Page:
This week, let’s examine a pair of posters that regular visitors to the Republic’s Carrick Station or any player of Huttball will surely recognize.
The orange banner is another travel poster, this time for an interstellar transport firm called DGB. The meaning of the initials and the numbers along side them are unknown to me. The second poster with its delightfully Eighties contrasting blue and pink color scheme advertises a galactic marketplace.
I can only speculate on the meaning of the large letter Besh: Balmorra? Bespin? Buy n Large? The Mern or M letter, however, is a common element on some othermarketplace posters. I’ve speculated on its specific meaning before, and see no reason to stop now. The double Ms could very well stand for the Migrant Merchants Guild, which seized control of Coruscant’s Old Galactic Marketplace.
Both posters use design elements seen elsewhere in the game. The triangular “triforce” symbol and the connected hexagons are often seen on their own in any neon-soaked location from the Huttball arena to Nar Shaddaa’s Promendade.
It seems that even in a galaxy far, far away corporate branding is as inescapable, as it is in our own.
My pledge to take the week off has faltered yet again with the release of the trailer for The Last Jedi and its inclusion of Aurebesh on Finn’s medical pod.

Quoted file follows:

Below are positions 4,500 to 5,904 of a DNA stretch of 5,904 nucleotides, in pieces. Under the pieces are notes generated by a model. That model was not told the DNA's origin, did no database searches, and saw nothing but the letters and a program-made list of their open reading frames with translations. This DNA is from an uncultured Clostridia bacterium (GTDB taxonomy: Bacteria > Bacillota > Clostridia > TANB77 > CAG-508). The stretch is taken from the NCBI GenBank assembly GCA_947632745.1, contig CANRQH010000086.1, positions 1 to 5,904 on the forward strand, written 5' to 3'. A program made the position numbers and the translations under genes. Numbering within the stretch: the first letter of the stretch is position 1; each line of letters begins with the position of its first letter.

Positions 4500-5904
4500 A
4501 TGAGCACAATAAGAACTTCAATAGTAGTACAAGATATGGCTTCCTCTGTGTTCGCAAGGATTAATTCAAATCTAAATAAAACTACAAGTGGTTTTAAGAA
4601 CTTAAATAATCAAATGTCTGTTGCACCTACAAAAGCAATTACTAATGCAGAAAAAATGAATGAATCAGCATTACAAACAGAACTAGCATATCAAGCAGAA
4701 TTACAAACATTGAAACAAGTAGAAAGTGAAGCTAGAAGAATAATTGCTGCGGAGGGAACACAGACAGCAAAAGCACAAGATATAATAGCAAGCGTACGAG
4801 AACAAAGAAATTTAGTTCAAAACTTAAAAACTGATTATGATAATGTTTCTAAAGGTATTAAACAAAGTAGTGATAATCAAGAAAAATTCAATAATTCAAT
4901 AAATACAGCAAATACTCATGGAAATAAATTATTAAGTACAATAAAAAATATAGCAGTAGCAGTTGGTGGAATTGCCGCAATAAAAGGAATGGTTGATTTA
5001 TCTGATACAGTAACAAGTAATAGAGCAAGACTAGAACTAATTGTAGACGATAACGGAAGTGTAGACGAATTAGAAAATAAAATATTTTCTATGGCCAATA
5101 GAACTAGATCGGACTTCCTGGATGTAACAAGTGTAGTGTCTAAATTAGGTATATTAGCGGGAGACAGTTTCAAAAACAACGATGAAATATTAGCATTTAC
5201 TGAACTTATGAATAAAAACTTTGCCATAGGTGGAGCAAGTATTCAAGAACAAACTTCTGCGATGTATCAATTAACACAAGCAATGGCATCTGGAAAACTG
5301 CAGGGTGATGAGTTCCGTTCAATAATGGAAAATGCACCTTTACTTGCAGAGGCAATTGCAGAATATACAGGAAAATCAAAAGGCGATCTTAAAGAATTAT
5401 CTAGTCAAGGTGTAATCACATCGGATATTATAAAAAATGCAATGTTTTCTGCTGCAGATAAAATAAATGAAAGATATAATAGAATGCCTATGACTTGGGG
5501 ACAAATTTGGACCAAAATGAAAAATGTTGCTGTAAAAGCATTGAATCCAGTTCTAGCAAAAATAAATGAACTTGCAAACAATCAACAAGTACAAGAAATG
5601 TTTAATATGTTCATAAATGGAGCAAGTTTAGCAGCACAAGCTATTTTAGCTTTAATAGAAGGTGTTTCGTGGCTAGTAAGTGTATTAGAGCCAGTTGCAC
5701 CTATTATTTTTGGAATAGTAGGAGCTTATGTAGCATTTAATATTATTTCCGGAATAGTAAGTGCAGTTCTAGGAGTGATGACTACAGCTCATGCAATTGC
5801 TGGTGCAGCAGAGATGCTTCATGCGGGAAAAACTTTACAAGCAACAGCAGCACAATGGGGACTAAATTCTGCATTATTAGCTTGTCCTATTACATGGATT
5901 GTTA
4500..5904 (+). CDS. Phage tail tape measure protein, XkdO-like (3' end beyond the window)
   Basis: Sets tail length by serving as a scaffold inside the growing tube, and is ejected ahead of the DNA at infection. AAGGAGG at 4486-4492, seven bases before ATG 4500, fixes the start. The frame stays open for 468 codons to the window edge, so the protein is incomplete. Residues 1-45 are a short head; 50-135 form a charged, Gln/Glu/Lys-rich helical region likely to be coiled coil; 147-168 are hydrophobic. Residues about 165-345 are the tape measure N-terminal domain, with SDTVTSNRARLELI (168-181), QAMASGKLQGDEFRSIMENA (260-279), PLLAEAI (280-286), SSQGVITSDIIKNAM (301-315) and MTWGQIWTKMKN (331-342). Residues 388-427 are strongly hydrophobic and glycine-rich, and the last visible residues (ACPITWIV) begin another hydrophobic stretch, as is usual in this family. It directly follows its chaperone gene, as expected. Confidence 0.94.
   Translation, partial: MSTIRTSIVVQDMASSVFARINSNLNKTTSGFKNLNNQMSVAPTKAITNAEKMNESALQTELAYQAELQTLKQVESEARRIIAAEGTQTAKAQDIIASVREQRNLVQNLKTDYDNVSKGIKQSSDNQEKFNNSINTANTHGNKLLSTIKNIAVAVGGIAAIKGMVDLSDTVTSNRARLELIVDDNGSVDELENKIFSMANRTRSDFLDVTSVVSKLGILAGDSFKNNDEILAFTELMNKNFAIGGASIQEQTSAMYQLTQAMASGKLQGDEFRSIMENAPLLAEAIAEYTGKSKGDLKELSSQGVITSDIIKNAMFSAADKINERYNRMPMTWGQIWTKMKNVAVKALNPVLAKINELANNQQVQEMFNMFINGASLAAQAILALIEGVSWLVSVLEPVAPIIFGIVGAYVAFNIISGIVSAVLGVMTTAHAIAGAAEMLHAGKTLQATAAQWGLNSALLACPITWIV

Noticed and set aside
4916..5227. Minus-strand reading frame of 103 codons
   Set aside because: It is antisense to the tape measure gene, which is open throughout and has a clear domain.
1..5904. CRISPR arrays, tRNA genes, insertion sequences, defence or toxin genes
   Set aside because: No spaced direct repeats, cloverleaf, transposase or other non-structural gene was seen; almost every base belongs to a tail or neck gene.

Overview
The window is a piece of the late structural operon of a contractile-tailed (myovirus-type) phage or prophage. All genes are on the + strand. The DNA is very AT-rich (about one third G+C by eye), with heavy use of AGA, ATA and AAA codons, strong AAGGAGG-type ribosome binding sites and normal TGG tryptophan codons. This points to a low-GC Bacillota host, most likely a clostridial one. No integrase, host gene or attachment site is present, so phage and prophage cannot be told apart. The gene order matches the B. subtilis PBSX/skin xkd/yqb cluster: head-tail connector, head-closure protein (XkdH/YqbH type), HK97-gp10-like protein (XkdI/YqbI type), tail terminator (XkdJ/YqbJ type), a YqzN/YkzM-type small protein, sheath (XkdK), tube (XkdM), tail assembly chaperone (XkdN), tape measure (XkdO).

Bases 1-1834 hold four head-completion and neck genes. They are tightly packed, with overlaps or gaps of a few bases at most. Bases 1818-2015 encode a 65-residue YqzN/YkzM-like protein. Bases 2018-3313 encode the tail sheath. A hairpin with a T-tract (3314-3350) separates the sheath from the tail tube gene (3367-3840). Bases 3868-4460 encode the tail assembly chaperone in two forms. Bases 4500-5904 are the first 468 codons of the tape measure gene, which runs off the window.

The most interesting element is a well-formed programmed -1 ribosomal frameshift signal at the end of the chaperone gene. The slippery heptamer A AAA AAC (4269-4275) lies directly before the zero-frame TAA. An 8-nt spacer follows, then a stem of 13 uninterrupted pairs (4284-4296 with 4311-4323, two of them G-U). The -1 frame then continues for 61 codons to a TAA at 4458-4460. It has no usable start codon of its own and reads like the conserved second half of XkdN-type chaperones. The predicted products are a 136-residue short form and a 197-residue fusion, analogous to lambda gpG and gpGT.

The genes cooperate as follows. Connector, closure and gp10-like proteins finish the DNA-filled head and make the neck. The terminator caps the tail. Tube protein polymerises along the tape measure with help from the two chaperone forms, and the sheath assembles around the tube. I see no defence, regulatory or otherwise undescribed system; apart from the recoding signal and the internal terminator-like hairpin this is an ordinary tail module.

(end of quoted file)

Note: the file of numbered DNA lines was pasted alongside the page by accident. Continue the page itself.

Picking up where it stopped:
Much of the text is so blurry and distorted that it is difficult if not impossible to decipher. Moreover, what is readable, specifically the sets of four characters that shift during the second or two this shot is on screen seem to be random characters. This information can easily be chalked up as medical jargon and acronyms obscure to all but the most seasoned of medical droids.
The information at the top of the red block, however, does seem to be translateable, and might constitute a very minor spoiler, so Caveat Clicktor!
As is often the case with Aurebesh ligatures, they are not used as letters but rather the English keyboard symbol that the font uses to generate them, so I translated the Cherek and Shen glyphs as brackets.
There seems to be more Aurebesh in white on the right side of the pod, but it is far too blurry for me to take a stab at.
To make sense of the Aurebesh in the screen shot, I did have to apply some technical jiggery-pokery in Photoshop. Even so this translation involves more guessing and perhaps wishful thinking than usual. Other translators may very well come to different conclusions.
I hadn’t planned to post anything this week since I saw no point in competing with the news from Star Wars Celebration, but then I saw this and it genuinely choked me up:
It reminded me of the suggestion that many folks made that SWTOR should add a memorial to Carrie Fisher to the game. I don’t recall anyone at Bioware mentioning one way or the other about whether it would happen, but I figured I’d use my teeny, tiny soapbox to add my voice to those who have already suggested it.
A statue of a princess and a loyal astromech at House Organa on Alderaan has been the most common suggestion, and this would also be a fitting tribute to Kenny Baker who passed away last year as well. Certainly it could be done in a way that wouldn’t violate continuity any worse than “Hun Duo” and “Greepo” in the cantina on Hutta or the tableau of bounty hunters from The Empire Strikes Back on the Ziost Shadow.